Gerri Gribi's A Musical Romp Through Women's History


How And Why It Came To Be


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Cover Photo: Gerri Gribi - The Womansong Collection
Updated 12/08/11 /// Email Gerri

I'm a historian by training, and I've been singing folk songs ever since I was a little girl. One day in the late 70's, I realized that all of the "women's" songs I'd ever heard told one of two stories: They were either about young women who, unable to get the man they loved to marry them, went down to the river and drowned themselves, OR they were about women who, having married the man they loved, found out he wasn't the peach they were expecting him to be, so they went down to the river and drowned themselves!

Then of course there were the murder ballads, in which somebody else killed them...

These songs portrayed our foremothers as helpless victims at best, and as co-conspirators in their misery at worst. While they are a valid part of the tradition, they need to be balanced with other images if we are truly to understand woman's role in American history.

Why care? Because folk songs are the legacy, the diaries, of everyday people, the kind of people who didn't have the leisure time or education or money to leave their history behind in written records; ie. the people who are generally ignored by history books.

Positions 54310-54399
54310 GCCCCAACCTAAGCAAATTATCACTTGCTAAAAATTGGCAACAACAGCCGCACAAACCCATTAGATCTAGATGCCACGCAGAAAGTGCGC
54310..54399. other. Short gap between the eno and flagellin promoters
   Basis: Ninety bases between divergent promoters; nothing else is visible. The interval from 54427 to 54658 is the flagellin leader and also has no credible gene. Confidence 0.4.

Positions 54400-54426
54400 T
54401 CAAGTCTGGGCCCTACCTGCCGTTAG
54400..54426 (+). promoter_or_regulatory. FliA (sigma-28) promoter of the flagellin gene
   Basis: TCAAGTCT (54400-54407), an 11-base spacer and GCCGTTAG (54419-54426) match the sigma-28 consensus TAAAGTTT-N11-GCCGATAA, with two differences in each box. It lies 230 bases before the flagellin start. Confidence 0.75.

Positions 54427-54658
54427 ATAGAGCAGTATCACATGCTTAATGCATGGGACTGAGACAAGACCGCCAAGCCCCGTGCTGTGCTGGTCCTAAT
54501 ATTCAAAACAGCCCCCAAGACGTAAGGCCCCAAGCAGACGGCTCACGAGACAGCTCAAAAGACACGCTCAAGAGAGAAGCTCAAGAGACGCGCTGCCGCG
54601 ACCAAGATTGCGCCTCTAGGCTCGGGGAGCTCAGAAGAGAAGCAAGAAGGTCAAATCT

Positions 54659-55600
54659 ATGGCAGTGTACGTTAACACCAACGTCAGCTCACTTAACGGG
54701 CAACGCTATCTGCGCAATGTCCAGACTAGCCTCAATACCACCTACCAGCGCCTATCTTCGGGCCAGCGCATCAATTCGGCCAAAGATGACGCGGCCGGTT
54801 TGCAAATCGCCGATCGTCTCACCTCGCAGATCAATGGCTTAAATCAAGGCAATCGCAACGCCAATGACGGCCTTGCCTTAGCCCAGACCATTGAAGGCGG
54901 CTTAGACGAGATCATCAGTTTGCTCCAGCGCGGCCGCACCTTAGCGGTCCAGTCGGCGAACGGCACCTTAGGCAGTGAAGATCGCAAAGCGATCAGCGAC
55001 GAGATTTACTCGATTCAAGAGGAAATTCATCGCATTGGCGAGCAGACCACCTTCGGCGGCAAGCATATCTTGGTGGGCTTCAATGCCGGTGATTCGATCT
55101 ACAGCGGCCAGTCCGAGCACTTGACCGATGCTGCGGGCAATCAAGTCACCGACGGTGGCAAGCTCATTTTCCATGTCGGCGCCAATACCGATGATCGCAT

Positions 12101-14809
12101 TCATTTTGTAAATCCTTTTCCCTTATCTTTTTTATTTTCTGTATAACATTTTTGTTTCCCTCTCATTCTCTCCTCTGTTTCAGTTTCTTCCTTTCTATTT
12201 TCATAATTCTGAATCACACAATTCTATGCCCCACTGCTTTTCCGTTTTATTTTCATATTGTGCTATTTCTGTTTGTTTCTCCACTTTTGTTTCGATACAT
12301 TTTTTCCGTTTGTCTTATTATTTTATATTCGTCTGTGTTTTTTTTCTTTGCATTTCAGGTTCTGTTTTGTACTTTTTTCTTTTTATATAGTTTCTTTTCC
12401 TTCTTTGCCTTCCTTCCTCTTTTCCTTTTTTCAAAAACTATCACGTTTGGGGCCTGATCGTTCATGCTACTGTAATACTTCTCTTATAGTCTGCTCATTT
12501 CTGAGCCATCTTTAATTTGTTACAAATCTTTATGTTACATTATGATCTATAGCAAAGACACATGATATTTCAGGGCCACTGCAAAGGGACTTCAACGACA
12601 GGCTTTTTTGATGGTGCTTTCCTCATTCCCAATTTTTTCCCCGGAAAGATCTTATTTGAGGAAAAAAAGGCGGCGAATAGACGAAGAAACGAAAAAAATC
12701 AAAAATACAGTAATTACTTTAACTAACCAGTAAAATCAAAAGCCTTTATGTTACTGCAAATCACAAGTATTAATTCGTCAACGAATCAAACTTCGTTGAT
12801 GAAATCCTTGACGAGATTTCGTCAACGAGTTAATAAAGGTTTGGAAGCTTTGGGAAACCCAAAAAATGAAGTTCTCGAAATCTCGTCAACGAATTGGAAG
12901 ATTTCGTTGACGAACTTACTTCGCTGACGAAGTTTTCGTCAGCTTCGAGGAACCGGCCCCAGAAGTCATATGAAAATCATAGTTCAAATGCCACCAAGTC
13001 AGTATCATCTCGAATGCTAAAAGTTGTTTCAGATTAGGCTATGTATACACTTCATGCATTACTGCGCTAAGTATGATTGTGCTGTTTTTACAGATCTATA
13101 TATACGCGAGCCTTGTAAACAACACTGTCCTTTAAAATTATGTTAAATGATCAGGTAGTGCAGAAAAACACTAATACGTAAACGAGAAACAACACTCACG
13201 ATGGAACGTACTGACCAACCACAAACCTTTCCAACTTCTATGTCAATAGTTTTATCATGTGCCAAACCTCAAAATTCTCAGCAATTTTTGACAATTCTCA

I knew women had done more with their lives than kill themselves over men, so I set out to find songs that showed our foremothers in a more realistic light. (And by the way, those "foremothers" belong to men just as "forefathers" belong to women.)

Songs like "When I Was a Fair Maid," in which a woman disguises herself as a man to sneak into the British navy. Or "Equinoxial and Phoebe," in which a young pioneer husband swaps roles with his wife for a day and discovers that "women's" work is more than he can handle!

In "The Crafty Maid" (which first appeared in London in 1860) a woman uses a bawdy double entendre to outwit an assailant, and steals his horse to boot. Women demand the right to vote in "Oh Dear, What Can the Matter Be," and a black slave woman protests her situation in "All the Pretty Little Horses." In the haunting Primitive Baptist hymn "Sister Thou Wast Mild and Lovely," women lament the death, but celebrate the life, of a departed friend.

At first, I simply hoped to find a few songs to round out my repertoire, but I ended up being consumed by the richness and variety of women's history! Since I believe we find strength in our cultural roots, I've woven the songs and stories into a variety of presentations and concerts, and I've performed for hundreds of events at campuses, conferences, schools, military bases and even prisons across North America. I've recorded 25 of these songs on a CD, The Womansong Collection. Many of them are now available for download, too.

My greatest satisfaction comes when somebody rushes up to me afterwards and says, "I never realized women had so much HISTORY of their own!" Or even better, "I feel so proud to be a woman."

Such a great job to just doesn't get better than this!